The US Department of Energy's Pacific Northwest National Laboratory, in cooperation with Whirlpool and IBM, has embarked on a year-long experiment in smart power distribution called GridWise -- and it could prove to be the sign that a revolution is at hand.
Smart grids and distributed energy are central to the bright green energy model. By decentralizing power generation and adding digital intelligence to the power network, we can build an energy infrastructure that's more flexible, better able to take advantage of renewable energy technologies, and more resilient in times of crisis. Groups as diverse as the Pacific Gas & Electric utility and Greenpeace UK support the concept, and an increasingly robust set of technologies make it possible to monitor and control how one uses -- and produces -- electricity.
The GridWise project connects 300 homes in the cities of Yakima, Washington and Gresham, Oregon to a new intelligent power network combining real-time monitoring of consumption and pricing, Internet-based usage controls, and appliances able to respond to power grid signals indicating problems by temporarily reducing energy use; this smart grid will be coupled with a distributed generation microturbine network. If all goes as planned, the result will be decreased demand on the utility and lower cost for the consumers. This will increase both the stability and the efficiency of the power grid.
Information technology is vital to transforming the electric power system from a rigid, hierarchical system to a collaborative, distributed, commerce-driven "society" of devices that would enhance the utilization of expensive assets and simultaneously increase reliability and security. [...] A distributed, network-based electric system will reduce single-point vulnerabilities and allow the grid to become "self-healing," by incorporating autonomic system reconfiguration in response to human-caused or natural disruptions.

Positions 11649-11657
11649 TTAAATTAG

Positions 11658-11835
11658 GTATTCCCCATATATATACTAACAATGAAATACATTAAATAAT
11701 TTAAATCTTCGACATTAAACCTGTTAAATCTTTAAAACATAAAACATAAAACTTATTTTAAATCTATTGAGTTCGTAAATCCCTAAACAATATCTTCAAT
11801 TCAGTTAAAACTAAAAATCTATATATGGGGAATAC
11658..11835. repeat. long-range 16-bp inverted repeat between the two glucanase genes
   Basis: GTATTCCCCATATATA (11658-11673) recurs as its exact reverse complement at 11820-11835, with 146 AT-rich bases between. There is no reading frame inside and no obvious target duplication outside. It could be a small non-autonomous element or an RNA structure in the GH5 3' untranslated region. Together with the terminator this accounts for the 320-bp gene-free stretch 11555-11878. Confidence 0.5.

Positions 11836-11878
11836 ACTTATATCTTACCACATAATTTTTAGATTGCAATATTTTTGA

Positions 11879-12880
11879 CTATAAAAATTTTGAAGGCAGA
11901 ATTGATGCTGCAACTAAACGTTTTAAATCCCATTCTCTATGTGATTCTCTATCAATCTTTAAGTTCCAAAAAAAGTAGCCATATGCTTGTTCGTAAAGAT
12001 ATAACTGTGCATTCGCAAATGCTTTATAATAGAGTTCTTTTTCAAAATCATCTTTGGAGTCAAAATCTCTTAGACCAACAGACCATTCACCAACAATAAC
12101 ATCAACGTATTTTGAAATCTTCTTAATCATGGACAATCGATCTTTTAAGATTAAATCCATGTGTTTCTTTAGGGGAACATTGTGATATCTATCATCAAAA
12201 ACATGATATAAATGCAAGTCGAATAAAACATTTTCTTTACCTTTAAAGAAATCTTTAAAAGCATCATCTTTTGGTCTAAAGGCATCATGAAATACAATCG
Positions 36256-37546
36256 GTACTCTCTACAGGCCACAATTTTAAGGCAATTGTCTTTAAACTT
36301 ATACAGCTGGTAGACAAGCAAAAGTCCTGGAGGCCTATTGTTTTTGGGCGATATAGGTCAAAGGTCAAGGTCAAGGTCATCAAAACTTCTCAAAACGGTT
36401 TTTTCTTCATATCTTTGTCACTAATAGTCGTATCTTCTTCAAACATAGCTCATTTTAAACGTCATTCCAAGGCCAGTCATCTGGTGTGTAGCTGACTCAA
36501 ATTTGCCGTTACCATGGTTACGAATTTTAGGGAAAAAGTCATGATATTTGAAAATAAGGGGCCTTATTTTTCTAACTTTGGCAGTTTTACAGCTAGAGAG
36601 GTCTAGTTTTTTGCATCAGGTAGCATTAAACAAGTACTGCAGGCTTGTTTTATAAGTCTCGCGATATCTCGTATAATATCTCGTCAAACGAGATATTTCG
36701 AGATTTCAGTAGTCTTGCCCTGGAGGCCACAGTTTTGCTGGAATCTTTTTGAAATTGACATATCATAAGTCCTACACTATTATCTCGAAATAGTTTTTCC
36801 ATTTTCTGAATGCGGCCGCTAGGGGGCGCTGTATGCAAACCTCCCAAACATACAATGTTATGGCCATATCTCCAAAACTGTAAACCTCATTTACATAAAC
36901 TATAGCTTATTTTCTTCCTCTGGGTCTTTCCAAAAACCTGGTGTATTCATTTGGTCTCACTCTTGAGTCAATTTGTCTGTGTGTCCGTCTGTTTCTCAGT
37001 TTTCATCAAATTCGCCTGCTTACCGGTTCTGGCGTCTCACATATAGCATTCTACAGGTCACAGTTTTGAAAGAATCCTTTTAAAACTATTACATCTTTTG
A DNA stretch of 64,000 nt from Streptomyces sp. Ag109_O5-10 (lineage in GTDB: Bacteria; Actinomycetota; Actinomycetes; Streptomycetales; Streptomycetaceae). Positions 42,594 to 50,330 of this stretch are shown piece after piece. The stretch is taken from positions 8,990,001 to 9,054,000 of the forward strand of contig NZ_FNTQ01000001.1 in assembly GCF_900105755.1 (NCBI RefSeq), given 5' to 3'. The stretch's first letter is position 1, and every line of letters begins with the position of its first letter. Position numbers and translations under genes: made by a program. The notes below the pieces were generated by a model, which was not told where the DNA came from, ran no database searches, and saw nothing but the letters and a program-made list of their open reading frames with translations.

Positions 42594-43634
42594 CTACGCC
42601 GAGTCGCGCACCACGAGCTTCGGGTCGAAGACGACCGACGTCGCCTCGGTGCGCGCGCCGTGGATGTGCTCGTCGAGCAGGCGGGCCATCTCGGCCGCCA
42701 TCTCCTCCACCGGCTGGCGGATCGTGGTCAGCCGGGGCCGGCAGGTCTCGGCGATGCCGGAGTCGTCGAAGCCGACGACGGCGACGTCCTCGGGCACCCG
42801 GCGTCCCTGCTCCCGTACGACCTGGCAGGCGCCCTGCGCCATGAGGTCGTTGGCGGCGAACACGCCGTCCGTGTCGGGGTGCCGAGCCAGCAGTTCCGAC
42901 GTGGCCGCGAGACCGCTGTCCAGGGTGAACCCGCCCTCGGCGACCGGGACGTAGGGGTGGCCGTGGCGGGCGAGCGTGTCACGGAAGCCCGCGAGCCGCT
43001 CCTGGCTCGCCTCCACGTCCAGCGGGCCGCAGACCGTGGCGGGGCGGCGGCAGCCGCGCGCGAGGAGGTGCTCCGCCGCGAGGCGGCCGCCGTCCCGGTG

The cornerstone of the GridWise project is the concept of "demand response" -- automation allowing customers to reduce or shift consumption during times of peak demand or higher prices. This automation shows up in both web-accessible usage controls and "smart appliances" able to both display power consumption information and respond to power network instability by cutting back on use for a few seconds or minutes. PNNL researchers believe that only 30% of a power grid's customers need to have such smart appliances to make a substantive difference in both demand and grid performance. Although only 300 households will be involved in this experiment, researchers are confident that GridWise will become a standard part of the regional power grid.
The GridWise households currently have access to their consumption information through both local applications (PDF) and websites (similar to this). To me, this transparency of information is absolutely critical to the success of the project. A semi-smart grid of "demand responsive" appliances and variable power costs would likely be more efficient and stable than the current system, but it's clear from myriad examples that allowing people to see their energy consumption in real time -- including the effect of steps taken to increase efficiency -- has a tremendously positive effect. End-of-month summaries and community consumption averages are simply not enough; consumers need to be able to witness the direct result of their choices. In short, we need to make the invisible visible.
GridWise, PG&E's smart meters, and similar projects are sure signs that the era of smart grids will soon be at hand. The question, then, is whether regulators and utilities will allow the full expression of that grid intelligence: net metering, data transparency, and fine-grain control over just about every aspect of how we use energy.